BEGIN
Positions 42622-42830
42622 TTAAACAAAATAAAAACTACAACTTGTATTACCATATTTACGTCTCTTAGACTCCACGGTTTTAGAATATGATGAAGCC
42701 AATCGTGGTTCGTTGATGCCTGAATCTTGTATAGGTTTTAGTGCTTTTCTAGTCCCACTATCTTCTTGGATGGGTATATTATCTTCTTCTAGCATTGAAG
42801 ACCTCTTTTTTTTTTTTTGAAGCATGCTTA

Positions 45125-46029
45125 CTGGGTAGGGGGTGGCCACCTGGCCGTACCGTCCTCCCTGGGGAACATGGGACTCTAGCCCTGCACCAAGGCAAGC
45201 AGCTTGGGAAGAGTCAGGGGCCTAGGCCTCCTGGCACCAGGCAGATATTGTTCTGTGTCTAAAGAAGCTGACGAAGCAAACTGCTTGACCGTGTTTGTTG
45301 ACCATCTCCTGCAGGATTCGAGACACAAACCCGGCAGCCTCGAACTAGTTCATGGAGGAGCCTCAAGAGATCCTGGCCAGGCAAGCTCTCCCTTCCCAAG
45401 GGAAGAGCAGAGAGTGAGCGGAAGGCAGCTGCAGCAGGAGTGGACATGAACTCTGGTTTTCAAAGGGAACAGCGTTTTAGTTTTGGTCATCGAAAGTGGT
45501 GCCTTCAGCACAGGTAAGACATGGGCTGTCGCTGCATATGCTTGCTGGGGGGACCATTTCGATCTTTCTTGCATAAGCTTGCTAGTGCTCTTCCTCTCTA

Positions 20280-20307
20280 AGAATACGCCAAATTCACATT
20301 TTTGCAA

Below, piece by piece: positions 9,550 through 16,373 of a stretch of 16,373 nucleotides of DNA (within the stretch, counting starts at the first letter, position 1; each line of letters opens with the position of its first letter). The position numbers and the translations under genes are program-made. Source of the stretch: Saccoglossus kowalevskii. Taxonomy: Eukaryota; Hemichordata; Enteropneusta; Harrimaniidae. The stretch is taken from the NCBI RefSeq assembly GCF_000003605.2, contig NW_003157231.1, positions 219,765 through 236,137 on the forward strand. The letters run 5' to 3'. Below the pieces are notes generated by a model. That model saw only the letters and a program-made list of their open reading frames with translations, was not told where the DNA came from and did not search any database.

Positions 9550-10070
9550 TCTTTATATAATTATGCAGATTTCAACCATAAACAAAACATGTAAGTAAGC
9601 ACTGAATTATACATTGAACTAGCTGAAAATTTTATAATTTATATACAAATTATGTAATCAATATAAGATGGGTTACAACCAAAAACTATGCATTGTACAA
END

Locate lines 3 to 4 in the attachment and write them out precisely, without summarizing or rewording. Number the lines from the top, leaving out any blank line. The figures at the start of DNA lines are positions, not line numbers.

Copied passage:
42701 AATCGTGGTTCGTTGATGCCTGAATCTTGTATAGGTTTTAGTGCTTTTCTAGTCCCACTATCTTCTTGGATGGGTATATTATCTTCTTCTAGCATTGAAG
42801 ACCTCTTTTTTTTTTTTTGAAGCATGCTTA